“Evil visited us yesterday and we don’t know why.”
— Ron Taylor, the headmaster of a primary school in Dunblane, Scotland, where, in 1996, a madman murdered sixteen children
Because evil is in the mad cell,
Not merely the madman outside the cell,
Because the devil is not
Only in the details but inherent,
We inherit an earth
That shifts constantly beneath us.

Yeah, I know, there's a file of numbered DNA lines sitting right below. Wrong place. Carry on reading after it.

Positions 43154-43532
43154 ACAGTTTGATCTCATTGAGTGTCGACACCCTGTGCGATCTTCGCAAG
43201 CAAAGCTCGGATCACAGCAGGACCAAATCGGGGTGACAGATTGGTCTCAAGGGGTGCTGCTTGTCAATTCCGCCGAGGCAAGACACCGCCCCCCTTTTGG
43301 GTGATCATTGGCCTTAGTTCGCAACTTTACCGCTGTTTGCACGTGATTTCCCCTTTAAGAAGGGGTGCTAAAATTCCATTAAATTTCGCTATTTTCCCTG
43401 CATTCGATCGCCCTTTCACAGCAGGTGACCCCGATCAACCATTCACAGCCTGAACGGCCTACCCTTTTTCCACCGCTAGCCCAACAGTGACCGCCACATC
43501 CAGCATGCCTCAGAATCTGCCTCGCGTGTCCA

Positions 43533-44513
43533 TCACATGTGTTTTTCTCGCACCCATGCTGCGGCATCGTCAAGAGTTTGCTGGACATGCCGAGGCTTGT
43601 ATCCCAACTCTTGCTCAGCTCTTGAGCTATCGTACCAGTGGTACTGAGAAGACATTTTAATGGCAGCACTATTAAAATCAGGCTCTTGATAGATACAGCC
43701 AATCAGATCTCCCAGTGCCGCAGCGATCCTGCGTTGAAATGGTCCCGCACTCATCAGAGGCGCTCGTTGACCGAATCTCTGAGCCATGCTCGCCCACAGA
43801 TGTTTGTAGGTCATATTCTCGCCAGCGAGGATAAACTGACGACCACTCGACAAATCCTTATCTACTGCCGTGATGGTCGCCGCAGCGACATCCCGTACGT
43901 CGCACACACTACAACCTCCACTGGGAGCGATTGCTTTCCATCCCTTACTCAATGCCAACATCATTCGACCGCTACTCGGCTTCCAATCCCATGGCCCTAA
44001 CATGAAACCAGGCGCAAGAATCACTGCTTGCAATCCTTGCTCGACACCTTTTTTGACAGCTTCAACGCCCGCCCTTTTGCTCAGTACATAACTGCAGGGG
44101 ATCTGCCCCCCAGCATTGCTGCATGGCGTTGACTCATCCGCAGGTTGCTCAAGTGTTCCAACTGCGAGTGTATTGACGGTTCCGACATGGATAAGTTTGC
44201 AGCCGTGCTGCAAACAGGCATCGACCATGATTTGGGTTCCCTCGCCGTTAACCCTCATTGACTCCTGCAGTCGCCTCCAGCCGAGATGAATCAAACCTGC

Because the golden age is always behind us Like the puppy that followed us home from school,
The childhood we survived is framed In gilt, next to the bronzed baby shoes.
So those sixteen stilled faces,
Having no more past, will not earn
More guilt as the years fall
Over them like tenement shadows.
So the flowers piled like the windrows
Of Jewish dead will evoke only innocence.
The sly suits of importance
Salute them briefly and pass on
To the work of the world,
And that day’s Times is filed and forgotten.